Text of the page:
16 of 16 people found the following review helpful
Very good 30 April 2011
By J. Scott Shipman - Published on Amazon.com
Format: Paperback Verified Purchase
The Re-Emergence of Emergence is a collection of thoughtful essays on emergence. I read this initially last year (?) but keep coming back to my favorite essay of the book by Terrence Deacon, Emergence: The Hole at the Wheel's Hub. Deacon's thesis is: "emergent phenomena grow out of an amplification dynamic that can spontaneously develop in very large ensembles of interacting elements by virtue of the continuing circulation of interaction constraints and biases, which become expressed as system-wide characteristics. In other words, these emergent forms of causality are to a curious type of circular connectivity of causal dynamics, not a special form or causality." Deacon goes on to make a pretty compelling case.

As one other reviewer noted, there are parts of this books which are pretty technical (for the Deacon essay mentioned above, I liberally used the dictionary and a couple of science reference books in my library)---that said, this volume is worth the price.

Highly recommended.
Inspiring, interesting, and important 27 Dec. 2014
By Geoff Crocker - Published on Amazon.com
Format: Paperback
In this excellent, inspiring, and hugely relevant volume, 13 philosophers, scientists and theologians debate the concept of emergence. The physical world generates higher level systems, but are these fully explained by, predicted from, and reducible to the originating physical state? Or is there an ontology of emergent entities which require higher level analysis, and exert downward causation?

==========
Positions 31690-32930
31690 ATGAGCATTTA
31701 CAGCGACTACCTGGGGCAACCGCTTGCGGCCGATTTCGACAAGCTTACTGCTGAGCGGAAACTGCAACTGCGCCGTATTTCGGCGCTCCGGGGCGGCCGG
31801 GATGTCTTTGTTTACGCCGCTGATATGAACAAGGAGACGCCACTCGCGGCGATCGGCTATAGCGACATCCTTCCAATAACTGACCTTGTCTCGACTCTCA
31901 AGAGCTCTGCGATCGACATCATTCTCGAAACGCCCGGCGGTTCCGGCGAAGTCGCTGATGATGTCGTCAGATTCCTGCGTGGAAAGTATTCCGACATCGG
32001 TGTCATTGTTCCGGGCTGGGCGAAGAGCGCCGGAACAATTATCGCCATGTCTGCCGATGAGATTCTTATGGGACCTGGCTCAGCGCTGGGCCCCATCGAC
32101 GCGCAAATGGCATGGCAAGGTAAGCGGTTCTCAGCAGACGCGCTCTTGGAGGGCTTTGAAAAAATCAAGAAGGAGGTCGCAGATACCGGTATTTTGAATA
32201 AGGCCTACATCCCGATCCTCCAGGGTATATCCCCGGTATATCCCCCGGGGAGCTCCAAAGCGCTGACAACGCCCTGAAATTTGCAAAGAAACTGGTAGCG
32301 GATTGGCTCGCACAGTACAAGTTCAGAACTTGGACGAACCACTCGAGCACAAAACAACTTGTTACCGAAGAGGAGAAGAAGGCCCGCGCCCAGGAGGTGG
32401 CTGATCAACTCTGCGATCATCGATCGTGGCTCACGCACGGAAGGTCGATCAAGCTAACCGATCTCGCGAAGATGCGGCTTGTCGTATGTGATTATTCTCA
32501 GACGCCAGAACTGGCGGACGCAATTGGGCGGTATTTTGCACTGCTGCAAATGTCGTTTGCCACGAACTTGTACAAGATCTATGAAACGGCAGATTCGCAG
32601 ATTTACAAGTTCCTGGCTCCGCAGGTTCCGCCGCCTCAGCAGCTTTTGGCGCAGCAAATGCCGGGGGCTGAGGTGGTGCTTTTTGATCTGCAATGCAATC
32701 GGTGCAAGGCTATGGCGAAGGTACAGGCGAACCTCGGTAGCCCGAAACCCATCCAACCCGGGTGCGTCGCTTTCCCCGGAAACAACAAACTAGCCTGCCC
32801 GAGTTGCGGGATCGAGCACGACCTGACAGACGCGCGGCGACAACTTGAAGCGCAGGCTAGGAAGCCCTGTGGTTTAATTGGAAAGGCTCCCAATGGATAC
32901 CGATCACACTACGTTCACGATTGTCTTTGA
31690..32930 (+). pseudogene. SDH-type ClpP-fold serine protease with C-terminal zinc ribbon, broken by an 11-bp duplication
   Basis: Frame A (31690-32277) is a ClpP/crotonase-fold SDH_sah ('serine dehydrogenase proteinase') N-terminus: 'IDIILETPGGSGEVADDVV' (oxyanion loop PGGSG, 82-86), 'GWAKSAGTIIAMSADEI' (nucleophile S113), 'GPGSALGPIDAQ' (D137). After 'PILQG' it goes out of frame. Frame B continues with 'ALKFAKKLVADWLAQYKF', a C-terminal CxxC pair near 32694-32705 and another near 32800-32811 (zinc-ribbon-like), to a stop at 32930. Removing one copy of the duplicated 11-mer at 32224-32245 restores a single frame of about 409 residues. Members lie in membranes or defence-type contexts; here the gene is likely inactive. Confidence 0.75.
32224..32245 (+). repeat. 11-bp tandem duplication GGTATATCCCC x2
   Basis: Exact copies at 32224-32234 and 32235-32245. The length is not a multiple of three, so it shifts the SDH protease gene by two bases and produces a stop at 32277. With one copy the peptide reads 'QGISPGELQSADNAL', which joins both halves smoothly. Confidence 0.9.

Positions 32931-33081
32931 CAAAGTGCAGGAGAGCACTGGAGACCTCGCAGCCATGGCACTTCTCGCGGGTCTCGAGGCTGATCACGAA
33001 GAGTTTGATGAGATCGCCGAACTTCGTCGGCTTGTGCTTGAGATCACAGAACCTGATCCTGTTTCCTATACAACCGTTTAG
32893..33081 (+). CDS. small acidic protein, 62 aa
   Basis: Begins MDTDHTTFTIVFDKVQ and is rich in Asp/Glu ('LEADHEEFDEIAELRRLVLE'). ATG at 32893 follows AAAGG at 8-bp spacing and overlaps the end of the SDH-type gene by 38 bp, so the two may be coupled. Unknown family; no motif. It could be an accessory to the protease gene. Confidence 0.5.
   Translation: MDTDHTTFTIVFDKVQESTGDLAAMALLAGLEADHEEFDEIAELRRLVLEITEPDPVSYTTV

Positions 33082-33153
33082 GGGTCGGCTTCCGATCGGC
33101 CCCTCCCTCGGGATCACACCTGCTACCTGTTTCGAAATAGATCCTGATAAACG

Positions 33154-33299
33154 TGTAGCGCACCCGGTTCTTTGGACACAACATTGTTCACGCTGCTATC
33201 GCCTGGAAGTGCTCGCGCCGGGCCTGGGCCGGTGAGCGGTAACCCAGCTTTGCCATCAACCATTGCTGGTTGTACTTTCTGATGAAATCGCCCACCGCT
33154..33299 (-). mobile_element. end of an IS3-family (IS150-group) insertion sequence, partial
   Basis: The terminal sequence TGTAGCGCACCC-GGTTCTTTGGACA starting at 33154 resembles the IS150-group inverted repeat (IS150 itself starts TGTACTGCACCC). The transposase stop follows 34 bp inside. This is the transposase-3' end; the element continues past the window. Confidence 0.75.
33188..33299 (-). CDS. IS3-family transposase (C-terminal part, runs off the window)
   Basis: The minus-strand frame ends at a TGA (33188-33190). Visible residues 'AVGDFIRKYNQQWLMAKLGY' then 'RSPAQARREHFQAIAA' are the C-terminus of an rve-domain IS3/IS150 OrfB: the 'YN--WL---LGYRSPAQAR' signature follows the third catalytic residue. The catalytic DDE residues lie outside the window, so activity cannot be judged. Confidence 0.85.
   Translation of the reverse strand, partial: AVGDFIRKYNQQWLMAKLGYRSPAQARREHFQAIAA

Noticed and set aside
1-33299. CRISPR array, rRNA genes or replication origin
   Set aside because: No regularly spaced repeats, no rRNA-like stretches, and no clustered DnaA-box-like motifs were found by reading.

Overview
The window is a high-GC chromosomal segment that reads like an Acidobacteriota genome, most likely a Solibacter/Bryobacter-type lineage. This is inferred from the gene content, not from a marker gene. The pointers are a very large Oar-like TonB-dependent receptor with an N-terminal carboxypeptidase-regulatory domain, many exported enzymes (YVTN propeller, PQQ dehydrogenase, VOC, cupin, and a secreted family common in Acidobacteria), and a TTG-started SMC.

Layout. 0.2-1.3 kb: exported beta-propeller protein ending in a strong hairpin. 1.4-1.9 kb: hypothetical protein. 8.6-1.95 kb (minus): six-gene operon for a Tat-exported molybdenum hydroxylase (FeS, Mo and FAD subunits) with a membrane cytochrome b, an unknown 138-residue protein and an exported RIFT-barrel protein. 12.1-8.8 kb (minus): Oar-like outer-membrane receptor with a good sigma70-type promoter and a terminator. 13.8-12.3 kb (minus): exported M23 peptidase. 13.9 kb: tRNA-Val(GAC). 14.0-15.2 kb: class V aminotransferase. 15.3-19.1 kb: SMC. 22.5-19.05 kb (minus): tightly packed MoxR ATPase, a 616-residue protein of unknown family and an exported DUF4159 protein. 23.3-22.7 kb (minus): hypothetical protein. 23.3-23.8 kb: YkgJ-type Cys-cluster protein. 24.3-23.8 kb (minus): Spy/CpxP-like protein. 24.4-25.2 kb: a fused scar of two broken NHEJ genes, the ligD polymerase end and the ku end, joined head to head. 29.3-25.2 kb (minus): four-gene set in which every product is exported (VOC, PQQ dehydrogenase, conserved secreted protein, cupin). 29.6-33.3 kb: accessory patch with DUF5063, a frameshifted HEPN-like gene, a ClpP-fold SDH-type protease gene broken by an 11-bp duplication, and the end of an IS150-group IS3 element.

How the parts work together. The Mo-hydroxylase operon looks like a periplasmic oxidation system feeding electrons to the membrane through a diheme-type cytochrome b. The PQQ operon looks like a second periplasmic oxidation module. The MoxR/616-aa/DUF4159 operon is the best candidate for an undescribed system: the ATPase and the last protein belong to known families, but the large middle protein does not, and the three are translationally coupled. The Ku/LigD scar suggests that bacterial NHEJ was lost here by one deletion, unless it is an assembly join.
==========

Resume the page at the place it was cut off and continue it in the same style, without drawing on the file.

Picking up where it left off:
Philip Clayton follows Michael Polanyi in proposing the irreducibility of personhood (p15, 312). David Chalmers writes that ‘consciousness alone is a strongly emergent phenomena, since its nature is not deducible from physical facts’ (p246). George Ellis argues for ‘a richer ontology than simple physicalism’, pointing out that ‘goals, symbols and expectations are all strongly emergent phenomena that are causally effective, but are certainly not derivative from physics or chemistry’ (p104). Michael Silberstein agrees that ‘mental properties are not fully determined by the neurochemical properties of underlying brain states’. He opts for ‘ontological emergence (which) does violate causal closure of the physical’ (p204). For Arthur Peacocke ‘mental properties are …epistemologically irreducible to physical neurological ones’ (p267). Flock behaviour affects birds, and group behaviour humans. Lynne Rothschild applies the ‘salt’ test of the unpredictability of saltiness from sodium and chlorine to claim that ‘emergent phenomena are unpredictable’ and furthermore that ‘if emergence exists, absolute reductionism fails’ (p156). She argues that ‘life can never be truly understood from only a reductionist perspective’ (p163).

Paul Davies however points out that ‘strong emergence over-determines a Newtonian system’ (p46). Neils Henrik Gregersen writes that all emergents are also resultants (p285) so that reductionism survives. There are no new entities or forces at the emergent level. Terrence Deacon proposes a complex circle of causality whereby an ‘amplification dynamic’ yields emergent phenomena and ‘decries using emergence as an anti-reductionist code word in holistic criticisms of standard explanations’ which he regards as ‘pointless semantic debates’ (p123). For Jaegwon Kim, physicalism survives undented by emergence (p189-202).

In one sense, physicalism has it, in that there are no emergent properties without physical matter. But it cannot yet unambiguously determine life. Moreover, whilst physicalism generates and hosts emergent properties, they cannot yet be explained physically. And even if they could, this does not necessarily mean that they should then be perceived physically. A musical tune can be fully explained by reductionist physicalism, but is still perceived as emergent. Human consciousness cannot yet be explained physically, but, if it is, will still retain its own ontology.

We are still more than our molecules, and can still develop our being as intellectual, emotional, and spiritual beings, and not just as physical bodies.

Geoff Crocker
Editor ‘Atheist Spirituality’ web site